City to hire more police

AKRON: City administrators are looking to hire at least 15 additional police officers.

Applications will be accepted online at governmentjobs.com/careers/akron through May 26. Applicants should have a valid driver’s license and high school diploma and be 21 to 35 years old when a written exam is administered on June 23 and 24. Those passing the written test will be considered for initial and subsequent hiring rounds for 18 months. Candidates must undergo a medical and psychological evaluation, physical fitness test, background investigation and polygraph examination. Preference will be given to Akron residents, honorably discharged veterans with 180 days or more active duty and those with college course completion.

After training, entry-level wages increase to approximately $53,000 annually.

A recruitment and informational session will be held 2-5 p.m. April 13 at the OhioMeansJobs Center at 1040 Tallmadge Ave. More info is available by calling 330-375-2720 or 888-588-5417 or visiting akronohio.gov/personnel.

Refugee wins in court

A refugee headed for Akron but detained at a New Jersey airport will not be immediately returned to Afghanistan where he helped American troops fight terrorism and received threats from Taliban.

Called Abdul by his attorneys with the International Refugee Assistance Project, who refuse to release his full name, the man was scheduled for settlement in Akron’s North Hill this month. Customs agents detained him on March 13 at the Newark Liberty International Airport.

Immigration lawyers filed for his release, lost that case, then won on appeal earlier this week with the Third Circuit Court of Appeals.

Abdul will appear again in mid-April at the next in a series of immigration hearings that could take months before the court’s affirm or deny his special visa for serving the U.S. military.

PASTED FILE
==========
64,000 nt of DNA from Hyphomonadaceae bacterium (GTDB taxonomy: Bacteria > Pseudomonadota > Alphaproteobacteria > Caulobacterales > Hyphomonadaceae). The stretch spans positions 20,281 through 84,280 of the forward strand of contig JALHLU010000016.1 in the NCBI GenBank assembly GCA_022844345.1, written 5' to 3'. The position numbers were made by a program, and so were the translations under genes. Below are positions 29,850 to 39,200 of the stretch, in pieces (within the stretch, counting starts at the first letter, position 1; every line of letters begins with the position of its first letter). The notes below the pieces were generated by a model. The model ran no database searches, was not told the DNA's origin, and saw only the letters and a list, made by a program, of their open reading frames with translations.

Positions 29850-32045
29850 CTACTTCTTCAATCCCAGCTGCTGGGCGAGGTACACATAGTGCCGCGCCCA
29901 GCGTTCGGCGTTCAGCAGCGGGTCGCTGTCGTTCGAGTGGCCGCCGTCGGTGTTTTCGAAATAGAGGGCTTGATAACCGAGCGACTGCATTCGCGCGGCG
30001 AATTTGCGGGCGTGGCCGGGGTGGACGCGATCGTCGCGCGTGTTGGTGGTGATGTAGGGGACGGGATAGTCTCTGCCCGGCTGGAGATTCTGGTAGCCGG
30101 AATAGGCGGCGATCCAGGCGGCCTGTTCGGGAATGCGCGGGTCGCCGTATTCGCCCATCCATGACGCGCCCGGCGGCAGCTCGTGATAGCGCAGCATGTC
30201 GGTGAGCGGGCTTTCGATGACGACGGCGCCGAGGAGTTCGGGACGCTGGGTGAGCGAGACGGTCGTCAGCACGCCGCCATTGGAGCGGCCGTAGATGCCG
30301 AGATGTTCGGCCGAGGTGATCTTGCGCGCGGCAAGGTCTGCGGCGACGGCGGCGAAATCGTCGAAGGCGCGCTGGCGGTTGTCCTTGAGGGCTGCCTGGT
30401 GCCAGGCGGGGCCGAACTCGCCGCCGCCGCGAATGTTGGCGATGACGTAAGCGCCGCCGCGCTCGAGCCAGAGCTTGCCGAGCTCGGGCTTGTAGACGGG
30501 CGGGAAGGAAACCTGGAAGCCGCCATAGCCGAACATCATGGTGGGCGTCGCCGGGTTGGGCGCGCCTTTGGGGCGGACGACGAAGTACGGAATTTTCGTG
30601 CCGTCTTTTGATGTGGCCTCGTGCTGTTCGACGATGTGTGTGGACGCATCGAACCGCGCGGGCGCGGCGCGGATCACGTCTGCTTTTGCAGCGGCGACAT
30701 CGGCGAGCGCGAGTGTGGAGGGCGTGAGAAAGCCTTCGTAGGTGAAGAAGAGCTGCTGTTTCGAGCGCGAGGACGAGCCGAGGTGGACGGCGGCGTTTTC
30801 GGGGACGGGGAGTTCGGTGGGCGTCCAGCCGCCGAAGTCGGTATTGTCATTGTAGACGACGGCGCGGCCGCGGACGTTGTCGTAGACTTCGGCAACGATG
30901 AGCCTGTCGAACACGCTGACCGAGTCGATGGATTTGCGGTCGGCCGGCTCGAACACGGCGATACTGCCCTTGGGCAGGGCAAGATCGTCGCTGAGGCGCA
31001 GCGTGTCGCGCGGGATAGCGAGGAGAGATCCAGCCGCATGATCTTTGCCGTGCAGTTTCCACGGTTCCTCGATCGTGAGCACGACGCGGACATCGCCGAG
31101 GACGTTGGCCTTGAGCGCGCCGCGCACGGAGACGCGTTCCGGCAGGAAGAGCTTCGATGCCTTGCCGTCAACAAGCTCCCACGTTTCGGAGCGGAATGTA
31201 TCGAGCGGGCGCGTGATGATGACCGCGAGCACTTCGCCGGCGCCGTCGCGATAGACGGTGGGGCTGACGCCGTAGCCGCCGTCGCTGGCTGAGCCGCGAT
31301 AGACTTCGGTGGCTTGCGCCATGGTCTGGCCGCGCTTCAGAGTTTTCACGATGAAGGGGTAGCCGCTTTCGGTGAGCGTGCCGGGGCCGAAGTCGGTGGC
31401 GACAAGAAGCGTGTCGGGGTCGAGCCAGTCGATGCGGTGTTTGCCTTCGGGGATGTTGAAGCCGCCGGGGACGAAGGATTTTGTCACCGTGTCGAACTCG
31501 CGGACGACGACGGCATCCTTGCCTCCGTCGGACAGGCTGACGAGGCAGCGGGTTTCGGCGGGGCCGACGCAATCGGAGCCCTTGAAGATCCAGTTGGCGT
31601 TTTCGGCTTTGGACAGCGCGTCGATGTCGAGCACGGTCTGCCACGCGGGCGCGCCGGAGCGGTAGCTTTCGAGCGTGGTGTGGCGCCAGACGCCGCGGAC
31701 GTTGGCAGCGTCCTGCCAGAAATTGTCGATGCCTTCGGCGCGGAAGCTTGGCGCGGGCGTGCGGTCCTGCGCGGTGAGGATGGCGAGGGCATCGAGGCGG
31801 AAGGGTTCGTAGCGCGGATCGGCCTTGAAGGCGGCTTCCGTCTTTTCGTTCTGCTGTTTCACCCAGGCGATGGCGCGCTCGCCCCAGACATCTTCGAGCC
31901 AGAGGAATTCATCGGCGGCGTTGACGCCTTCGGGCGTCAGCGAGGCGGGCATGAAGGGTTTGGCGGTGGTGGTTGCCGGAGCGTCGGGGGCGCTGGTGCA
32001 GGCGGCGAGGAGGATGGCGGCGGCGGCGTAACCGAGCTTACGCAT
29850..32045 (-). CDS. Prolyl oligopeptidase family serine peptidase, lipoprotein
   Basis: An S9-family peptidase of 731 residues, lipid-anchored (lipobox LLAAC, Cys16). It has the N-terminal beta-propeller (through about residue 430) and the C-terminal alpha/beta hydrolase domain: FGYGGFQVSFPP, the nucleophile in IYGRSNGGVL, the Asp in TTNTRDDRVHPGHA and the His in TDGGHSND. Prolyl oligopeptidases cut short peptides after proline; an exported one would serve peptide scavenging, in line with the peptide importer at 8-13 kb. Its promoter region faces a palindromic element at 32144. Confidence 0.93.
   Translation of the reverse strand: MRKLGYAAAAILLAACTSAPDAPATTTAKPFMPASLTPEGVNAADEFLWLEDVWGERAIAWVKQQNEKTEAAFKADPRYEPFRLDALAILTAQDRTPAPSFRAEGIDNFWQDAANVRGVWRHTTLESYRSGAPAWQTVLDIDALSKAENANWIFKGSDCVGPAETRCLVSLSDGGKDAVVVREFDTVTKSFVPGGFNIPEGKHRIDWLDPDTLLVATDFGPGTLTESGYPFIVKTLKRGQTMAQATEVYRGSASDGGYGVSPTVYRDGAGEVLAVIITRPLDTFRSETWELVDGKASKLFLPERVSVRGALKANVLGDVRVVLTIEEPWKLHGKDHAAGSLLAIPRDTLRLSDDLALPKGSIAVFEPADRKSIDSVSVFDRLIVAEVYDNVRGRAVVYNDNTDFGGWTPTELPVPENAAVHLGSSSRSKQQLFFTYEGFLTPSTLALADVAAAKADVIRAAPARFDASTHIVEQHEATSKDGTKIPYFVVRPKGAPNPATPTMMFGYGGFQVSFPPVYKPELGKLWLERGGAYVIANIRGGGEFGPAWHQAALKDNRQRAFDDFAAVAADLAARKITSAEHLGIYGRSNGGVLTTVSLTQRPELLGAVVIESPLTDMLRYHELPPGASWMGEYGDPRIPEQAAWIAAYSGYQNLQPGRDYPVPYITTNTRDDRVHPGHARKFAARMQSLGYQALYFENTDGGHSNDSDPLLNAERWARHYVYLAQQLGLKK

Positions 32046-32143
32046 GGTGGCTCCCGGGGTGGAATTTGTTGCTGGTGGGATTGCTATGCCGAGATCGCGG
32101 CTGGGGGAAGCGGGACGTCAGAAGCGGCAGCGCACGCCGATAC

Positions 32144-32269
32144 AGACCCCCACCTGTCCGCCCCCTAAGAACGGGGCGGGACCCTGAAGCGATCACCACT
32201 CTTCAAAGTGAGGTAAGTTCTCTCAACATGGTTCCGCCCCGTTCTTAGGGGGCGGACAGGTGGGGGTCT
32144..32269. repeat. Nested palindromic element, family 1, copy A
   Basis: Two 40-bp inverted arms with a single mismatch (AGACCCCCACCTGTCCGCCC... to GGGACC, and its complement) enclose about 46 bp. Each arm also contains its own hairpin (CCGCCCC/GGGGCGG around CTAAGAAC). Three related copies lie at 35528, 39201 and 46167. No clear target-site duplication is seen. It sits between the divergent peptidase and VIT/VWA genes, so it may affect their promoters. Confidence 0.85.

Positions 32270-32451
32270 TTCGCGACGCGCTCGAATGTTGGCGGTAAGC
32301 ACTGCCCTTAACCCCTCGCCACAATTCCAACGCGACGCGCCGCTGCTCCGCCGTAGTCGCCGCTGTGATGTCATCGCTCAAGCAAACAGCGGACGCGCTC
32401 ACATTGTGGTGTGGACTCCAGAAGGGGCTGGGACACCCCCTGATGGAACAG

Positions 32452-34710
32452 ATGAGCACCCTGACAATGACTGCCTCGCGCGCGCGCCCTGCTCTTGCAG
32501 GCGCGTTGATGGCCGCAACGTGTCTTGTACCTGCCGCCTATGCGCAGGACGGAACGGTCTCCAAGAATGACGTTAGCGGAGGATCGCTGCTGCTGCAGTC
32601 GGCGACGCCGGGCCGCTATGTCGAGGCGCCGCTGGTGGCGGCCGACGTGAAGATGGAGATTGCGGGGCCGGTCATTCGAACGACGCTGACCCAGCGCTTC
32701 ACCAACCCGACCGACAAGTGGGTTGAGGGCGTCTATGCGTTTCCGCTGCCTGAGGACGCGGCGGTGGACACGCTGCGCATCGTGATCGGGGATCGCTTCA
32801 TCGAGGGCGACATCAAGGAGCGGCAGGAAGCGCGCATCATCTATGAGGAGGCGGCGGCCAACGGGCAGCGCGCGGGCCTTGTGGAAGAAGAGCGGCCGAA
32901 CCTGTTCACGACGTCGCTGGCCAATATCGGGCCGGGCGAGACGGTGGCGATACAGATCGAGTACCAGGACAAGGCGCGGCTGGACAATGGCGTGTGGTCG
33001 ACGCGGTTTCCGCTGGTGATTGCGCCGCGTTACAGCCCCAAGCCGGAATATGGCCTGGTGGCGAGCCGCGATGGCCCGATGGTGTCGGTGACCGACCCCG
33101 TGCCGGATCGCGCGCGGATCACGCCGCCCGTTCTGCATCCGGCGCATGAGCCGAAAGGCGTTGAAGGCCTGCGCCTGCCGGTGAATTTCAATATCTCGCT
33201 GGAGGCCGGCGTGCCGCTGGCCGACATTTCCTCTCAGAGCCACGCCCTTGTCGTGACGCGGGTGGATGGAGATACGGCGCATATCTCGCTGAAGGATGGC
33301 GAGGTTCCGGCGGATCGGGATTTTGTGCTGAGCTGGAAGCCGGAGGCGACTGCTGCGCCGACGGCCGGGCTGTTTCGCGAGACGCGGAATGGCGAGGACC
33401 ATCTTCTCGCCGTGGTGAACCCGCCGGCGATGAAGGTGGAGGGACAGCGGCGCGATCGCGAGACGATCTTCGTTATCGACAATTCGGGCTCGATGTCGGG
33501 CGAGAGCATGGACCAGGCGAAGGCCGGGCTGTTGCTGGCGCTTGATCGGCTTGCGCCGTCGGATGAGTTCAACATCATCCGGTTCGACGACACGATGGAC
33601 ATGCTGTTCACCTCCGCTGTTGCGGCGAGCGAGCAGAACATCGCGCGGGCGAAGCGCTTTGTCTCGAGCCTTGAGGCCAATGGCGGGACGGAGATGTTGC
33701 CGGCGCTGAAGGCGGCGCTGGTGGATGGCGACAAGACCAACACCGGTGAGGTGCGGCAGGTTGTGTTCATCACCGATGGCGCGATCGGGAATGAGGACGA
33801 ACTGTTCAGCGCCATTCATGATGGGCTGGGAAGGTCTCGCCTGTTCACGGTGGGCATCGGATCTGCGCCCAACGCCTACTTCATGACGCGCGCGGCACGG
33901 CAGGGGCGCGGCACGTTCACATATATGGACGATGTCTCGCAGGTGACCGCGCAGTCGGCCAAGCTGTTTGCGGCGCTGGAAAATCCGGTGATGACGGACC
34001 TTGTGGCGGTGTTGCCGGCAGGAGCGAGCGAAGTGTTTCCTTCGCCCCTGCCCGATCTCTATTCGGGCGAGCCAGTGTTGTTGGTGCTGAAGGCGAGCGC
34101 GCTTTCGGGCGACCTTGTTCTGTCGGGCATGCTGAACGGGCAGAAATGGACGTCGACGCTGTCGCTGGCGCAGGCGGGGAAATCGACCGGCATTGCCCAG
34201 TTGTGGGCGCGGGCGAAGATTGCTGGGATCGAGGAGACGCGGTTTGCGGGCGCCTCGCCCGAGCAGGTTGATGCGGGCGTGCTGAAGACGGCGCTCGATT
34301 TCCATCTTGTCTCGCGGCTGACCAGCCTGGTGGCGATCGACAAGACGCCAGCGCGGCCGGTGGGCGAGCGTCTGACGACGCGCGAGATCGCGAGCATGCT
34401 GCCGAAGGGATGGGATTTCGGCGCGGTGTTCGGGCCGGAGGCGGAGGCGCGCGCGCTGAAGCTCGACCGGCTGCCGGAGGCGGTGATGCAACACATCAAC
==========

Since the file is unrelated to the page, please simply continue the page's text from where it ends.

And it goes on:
Animal cruelty case plea

AKRON: A University of Akron student pleaded not guilty Friday morning in Summit County Common Pleas Court to an animal cruelty charge for the death of his roommate’s kitten.

Matthew McCullough, 20, will remain free on a personal recognizance bond. The case has been assigned to Judge Amy Corrigall Jones.

McCullough recently was indicted by a Summit County grand jury on a charge of cruelty against a companion animal, a fifth-degree felony. If convicted, he faces up to a year in jail.

McCullough is accused of throwing Leo, his roommate’s 10-month-old kitten, against the wall in their Carroll Street apartment. He took Leo to the vet but the kitten was already dead.

McCullough was the first person in Summit County charged under Dick Goddard’s law, a law named for the retired WJW (Channel 8) weatherman that went into effect in September. The law made it a felony, rather than a misdemeanor, to harm a companion animal.


Riehl hosts office hours

STOW: Stow City Council Vice President Matt Riehl invites residents to attend his monthly office hours 5-7 p.m. Tuesday in the second floor conference room at Stow City Hall.

No appointment is necessary.

“I look forward to these monthly meetings,” Riehl said. “It’s one of the best ways to ensure that your voice is heard at city hall.”